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Industrial Manufacturers Cautiously Eye Future

March 1, 2004
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NEW YORK-Continuing with results seen in the third quarter, U.S. manufacturers remain upbeat and optimistic about the U.S. economy over the next 12 months, according to the PricewaterhouseCoopers Manufac-turing Barometer, a quarterly survey of executives in large, U.S.-based multinational industrial manufacturing businesses.

Nearly four-fifths, 78%, are optimistic about the U.S. economy's prospects over the next 12 months, up from 70% at the time of the third quarter assessment. Meanwhile, 60% are optimistic about the direction of the world economy, up from 46% at the third quarter

Only 44% of executives say their business expects to make major new investments of capital over the next 12 months, but this is up from 39% in the third quarter. The average spend rate is 6.0% of revenues. Among those planning new investments, new products and service introductions, business acquisitions and information technology are cited most often-48%, 36% and 34%, respectively. Increased investments in facility expansion, advertising and Internet commerce showed improvement from third quarter expectations.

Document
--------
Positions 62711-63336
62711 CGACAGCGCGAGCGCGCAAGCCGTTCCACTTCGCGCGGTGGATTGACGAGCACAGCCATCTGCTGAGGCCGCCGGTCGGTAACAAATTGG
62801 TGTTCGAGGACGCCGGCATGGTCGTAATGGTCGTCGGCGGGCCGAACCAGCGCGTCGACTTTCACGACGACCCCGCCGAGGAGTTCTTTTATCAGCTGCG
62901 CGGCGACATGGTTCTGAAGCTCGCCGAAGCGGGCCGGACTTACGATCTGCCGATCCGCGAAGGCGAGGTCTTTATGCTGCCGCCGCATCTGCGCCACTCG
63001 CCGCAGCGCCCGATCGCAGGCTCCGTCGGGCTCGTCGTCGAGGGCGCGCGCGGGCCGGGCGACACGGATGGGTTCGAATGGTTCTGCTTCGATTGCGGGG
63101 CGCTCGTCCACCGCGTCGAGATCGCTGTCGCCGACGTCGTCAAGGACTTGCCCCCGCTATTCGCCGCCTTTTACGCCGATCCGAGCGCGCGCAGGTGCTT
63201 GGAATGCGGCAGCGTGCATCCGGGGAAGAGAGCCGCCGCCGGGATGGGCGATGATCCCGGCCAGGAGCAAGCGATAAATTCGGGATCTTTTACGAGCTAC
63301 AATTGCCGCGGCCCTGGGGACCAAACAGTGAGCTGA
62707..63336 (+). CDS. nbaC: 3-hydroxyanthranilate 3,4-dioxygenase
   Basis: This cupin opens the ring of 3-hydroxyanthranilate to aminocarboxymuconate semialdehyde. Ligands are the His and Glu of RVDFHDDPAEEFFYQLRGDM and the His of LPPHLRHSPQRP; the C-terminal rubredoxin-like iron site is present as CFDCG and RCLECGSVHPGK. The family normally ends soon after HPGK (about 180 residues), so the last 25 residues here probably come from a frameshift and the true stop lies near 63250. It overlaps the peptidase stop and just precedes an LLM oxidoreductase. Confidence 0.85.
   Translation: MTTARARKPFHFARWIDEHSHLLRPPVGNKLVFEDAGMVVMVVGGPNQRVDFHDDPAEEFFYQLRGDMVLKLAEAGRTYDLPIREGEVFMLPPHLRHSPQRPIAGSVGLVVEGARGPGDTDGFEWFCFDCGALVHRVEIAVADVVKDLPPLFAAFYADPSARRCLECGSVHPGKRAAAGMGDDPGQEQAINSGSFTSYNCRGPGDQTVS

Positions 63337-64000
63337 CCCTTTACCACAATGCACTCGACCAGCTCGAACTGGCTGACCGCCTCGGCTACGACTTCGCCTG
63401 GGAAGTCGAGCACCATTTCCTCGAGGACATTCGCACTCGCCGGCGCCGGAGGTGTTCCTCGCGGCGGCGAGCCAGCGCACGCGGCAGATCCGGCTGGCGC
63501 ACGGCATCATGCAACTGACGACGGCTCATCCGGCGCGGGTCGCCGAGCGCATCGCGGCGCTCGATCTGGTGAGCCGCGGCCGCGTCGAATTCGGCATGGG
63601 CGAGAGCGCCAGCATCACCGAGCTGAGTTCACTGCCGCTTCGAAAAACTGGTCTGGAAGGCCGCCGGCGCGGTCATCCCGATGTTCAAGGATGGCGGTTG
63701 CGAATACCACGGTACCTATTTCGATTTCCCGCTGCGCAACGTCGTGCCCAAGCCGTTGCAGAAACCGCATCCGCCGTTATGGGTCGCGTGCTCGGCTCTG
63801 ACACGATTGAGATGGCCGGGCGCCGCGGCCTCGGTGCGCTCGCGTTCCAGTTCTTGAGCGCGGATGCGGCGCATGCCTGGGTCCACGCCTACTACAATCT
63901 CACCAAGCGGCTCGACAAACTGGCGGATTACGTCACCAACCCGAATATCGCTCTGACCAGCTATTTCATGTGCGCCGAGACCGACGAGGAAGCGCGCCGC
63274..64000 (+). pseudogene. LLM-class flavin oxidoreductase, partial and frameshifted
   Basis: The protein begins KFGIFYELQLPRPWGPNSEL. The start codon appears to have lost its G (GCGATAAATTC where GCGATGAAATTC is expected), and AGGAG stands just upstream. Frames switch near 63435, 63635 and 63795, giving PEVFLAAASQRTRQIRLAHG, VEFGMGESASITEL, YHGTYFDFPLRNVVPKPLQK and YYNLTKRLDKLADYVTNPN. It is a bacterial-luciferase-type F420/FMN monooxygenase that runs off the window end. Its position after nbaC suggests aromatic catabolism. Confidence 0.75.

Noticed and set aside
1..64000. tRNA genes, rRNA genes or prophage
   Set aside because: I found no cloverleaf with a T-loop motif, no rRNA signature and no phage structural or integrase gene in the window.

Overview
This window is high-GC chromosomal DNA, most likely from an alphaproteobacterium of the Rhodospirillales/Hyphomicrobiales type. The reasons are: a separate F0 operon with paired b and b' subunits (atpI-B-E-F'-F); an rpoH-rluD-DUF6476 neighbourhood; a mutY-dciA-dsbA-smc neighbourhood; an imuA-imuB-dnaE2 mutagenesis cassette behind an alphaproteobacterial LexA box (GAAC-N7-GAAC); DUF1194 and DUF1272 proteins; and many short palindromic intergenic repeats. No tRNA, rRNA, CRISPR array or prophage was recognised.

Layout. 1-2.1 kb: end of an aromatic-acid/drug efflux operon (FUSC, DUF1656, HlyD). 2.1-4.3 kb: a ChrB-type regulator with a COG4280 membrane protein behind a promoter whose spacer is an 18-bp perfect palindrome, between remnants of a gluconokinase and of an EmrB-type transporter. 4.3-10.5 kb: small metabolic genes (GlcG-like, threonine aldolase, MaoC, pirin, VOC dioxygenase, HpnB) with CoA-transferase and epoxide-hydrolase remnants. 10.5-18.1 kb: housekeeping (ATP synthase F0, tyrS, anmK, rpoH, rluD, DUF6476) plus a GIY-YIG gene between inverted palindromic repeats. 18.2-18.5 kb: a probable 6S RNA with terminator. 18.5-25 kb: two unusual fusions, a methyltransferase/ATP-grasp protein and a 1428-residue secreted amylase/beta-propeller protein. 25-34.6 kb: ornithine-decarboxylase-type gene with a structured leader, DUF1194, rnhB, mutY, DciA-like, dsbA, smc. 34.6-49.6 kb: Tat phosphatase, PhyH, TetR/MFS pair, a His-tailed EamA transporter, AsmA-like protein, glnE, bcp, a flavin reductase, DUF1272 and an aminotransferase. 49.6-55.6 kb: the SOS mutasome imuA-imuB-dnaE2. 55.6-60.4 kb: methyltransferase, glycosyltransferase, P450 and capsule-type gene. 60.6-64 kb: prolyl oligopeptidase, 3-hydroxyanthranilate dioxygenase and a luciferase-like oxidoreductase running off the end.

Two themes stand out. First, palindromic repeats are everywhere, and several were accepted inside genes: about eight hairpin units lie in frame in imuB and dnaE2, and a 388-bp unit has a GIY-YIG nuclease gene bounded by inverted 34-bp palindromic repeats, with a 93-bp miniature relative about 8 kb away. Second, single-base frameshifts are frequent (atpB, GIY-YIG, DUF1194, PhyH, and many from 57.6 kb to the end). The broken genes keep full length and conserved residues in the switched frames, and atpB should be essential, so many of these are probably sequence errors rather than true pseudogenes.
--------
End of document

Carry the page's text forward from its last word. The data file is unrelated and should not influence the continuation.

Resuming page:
When asked about business initiatives their company will consider over the next 12 months, more than one-half, 52%, cite some form of merger and acquisition activity. Other leading business initiatives under consideration include a new strategic alliance, cited by 48%, and expansion into new markets abroad, 33%.

More companies plan to add workers over the next 12 months than reduce them, 35% vs. 31%. As a group, however, these businesses expect to reduce their workforce by 1.7%. Apparently those making reductions will do so in greater numbers than those planning to add.

White-collar support jobs remain the most at risk, with 23% of businesses planning to reduce these jobs while only 9% plan to add them. It appears that prospects for production workers are looking up, however. Twenty-one percent cite plans to add production workers while 23% plan to reduce them, an improvement from the third quarter when only 15% planned to add and 29% planned to reduce.

When asked about potential barriers to growth over the next 12 months, 60% of the executives are concerned about foreign competition. Other leading barriers include lack of demand, cited by 39%, decreasing profitability, 34%, and legislative/

regulatory pressure, 33%. Concerns about the monetary exchange rate dropped from third quarter assessments, likely because of the continued rise in the dollar vs. foreign currencies, the survey concludes.

According to the survey, manufacturing executives are more optimistic about revenue growth over the next 12 months. When queried on this topic in the third quarter, only 79% were expecting positive revenue growth. Now that figure stands at 90%. The rate of growth appears to be expanding as well, now projected at 7.0% vs. a 4.4% projection in the third quarter.

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